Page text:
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In the summer of 2012, London hosted both the Olympic Games and the Paralympics. Although London had previously hosted the Olympic Games twice before, in 1908 and 1948, for the 2012 Games Royal Mail would celebrate gold medal success with a new tradition. For each gold medal won at both the Olympics and Paralympics, not only would a commemorative stamp1 be issued, but they also declared that in each of the gold medal-winning athletes' home towns, a postbox would be painted gold in their honour.
What is a postbox?
A postbox should not be confused with either a letterbox or mailbox. A letterbox is a slit in a door to a building, allowing incoming envelopes, newspapers and small packages etc to be posted into the building. A mailbox, not commonly seen in Britain, is a box outside a building which serves the same function as a letterbox. This allows the depositing of post for the addressees inside that building, although the resident has to go outside their residence in order to check this and get their post.
A postbox serves an entirely different function. It is something used by members of the public to post outgoing envelopes and small packages to other destinations. These were first introduced in the British Isles in the Channel Islands in 1852 and come in three basic types:
A smaller box, 2ft (610mm) tall or less. These were designed to be able to be attached to lampposts, telegraph poles or other convenient fixed points, although they are often mounted on their own stand or pedestal. As pillar boxes are expensive to make, lamp boxes supplement the pillar box network where a full pillar box would not be needed.
These are larger2 than lamp boxes though not as tall as a pillar box and usually built into a wall near a road. These are found in rural areas where streetlights and telegraph poles are less frequent. Wall boxes were made between 1857 - 1980.
Over 117,000 postboxes are in use in Britain. Although postboxes were originally painted green to make them unobtrusive, this colour was a disadvantage as they were difficult to spot, especially during London's pea-souper fog. Since 1874 red has been the standard postbox colour, with the exception of Guernsey3, where the postboxes are blue.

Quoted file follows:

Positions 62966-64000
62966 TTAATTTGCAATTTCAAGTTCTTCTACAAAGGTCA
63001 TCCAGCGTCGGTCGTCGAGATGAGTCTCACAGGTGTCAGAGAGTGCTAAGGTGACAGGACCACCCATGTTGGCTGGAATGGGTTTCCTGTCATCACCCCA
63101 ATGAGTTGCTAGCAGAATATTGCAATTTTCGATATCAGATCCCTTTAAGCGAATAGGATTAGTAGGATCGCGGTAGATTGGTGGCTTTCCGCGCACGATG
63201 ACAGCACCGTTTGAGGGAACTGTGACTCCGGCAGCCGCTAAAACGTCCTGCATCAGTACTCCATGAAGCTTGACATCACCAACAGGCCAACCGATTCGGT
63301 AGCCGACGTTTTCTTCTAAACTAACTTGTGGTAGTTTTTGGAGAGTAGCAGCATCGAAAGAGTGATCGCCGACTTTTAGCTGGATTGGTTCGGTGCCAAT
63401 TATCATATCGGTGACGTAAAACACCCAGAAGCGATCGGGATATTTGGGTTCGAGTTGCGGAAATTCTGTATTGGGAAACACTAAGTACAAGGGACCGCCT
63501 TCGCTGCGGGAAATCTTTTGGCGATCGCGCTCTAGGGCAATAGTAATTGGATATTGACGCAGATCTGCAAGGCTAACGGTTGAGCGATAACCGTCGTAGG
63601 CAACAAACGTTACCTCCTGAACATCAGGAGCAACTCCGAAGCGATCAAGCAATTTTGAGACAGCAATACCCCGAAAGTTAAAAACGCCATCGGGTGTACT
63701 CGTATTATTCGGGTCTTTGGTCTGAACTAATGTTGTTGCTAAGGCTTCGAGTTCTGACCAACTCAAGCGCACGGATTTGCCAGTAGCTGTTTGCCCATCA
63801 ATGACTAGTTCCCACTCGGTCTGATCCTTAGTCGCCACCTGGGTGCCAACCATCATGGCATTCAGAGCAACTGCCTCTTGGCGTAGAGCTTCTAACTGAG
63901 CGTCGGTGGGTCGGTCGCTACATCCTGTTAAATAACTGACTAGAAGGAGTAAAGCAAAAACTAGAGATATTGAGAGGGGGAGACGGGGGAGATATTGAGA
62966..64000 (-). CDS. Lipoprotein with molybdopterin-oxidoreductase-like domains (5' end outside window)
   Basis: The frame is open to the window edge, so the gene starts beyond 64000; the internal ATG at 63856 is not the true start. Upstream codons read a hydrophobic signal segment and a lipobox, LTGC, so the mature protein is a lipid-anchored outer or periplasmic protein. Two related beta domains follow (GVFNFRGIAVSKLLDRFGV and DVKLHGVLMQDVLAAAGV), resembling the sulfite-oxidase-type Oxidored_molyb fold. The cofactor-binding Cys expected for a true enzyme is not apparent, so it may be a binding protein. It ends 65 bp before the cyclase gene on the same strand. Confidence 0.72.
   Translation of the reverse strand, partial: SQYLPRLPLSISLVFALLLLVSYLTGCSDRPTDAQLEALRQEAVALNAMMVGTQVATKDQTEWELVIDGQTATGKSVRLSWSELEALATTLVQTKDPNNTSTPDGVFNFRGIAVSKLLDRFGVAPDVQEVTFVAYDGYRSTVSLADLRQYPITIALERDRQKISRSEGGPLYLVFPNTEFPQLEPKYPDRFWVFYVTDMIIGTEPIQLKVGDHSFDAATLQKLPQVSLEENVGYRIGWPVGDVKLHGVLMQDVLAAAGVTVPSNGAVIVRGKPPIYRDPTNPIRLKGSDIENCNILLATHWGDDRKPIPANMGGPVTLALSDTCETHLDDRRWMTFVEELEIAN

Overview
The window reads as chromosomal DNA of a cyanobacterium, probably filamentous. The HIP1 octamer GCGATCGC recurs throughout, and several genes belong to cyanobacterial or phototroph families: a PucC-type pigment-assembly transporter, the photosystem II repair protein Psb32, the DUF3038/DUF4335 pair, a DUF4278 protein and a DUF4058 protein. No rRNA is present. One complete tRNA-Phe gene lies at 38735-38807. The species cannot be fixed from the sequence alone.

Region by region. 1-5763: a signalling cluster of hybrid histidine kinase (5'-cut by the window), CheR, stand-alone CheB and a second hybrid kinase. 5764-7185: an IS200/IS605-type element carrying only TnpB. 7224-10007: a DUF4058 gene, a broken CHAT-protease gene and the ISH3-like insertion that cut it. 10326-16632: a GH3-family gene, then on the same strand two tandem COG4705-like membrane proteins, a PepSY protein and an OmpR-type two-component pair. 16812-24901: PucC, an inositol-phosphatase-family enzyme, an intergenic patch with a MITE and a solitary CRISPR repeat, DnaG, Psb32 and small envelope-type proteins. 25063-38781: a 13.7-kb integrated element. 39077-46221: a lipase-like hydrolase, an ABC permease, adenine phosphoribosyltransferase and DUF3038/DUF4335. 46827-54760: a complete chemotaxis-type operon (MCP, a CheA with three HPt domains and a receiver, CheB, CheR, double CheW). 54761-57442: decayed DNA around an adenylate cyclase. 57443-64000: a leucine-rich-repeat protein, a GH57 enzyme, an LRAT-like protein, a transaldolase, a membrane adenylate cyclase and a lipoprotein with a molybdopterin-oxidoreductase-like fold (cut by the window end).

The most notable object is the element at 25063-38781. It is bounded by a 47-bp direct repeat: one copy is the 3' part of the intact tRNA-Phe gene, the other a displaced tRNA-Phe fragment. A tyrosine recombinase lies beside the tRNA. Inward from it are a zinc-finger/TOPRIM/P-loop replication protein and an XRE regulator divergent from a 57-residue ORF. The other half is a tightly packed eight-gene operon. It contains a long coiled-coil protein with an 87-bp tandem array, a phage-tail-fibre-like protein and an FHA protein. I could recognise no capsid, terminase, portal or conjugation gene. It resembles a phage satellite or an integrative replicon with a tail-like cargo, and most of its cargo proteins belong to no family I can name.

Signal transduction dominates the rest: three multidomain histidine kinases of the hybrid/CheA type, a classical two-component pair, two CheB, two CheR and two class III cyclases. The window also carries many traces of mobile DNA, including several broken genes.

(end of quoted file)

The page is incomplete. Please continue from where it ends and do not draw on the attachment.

The postboxes painted gold in honour of gold medal-winning British Olympians at the 2012 London Olympic Games are the first postboxes officially painted any colour other than red since the Second World War4.
Although pillar boxes are the ones which have been most commonly painted gold, lamp boxes and wall boxes have been painted too. The postboxes are expected to stay gold for three months before returning to their customary red, although many councils are requesting that the postboxes remain gold.
The idea behind the painting of postboxes gold to celebrate Olympic success was warmly welcomed nationwide and overall considered a great idea and a success. These postboxes were so popular that they became almost the unofficial mascots of the London 2012 Games. Despite this, a few have attracted some local controversy.
Royal Mail decided to paint one box in the athlete's 'home town' - but that's the problem. In an age where moving house is commonplace, is the home town the town where they were born, brought up, or live now? If they live in the countryside or a suburb or village should the painted box be closest to where the athlete lives, or in the nearest town centre or main post office? When in doubt, Royal Mail checked the official Team GB website, which sadly was not always accurate.
Similarly, athletes who live in Great Britain but represent other countries have not been given golden postboxes in their home towns. For example, athletes from Northern Ireland who represented Team Ireland and won gold medals were not initially given golden postboxes by Royal Mail.
Many people have felt that all of Great Britain's medal-winning Olympians should have had a postbox painted in the appropriate colour in their honour, not just those who have won gold.
Where some of these controversial postboxes are located:
Alton, Jane Austen's home town and the terminus of the Watercress Line Steam Railway, is also home to equestrian gold medallist Peter Charles. Except that it's not. In fact, 52-year-old Charles lives four miles away in the village of Bentworth. When this error was made, Royal Mail announced that they had been unable to confirm Charles' address with him and had to rely on 'Internet research', including the official Team GB website, which states he lives in Alton. A resident of Alton, when interviewed, said: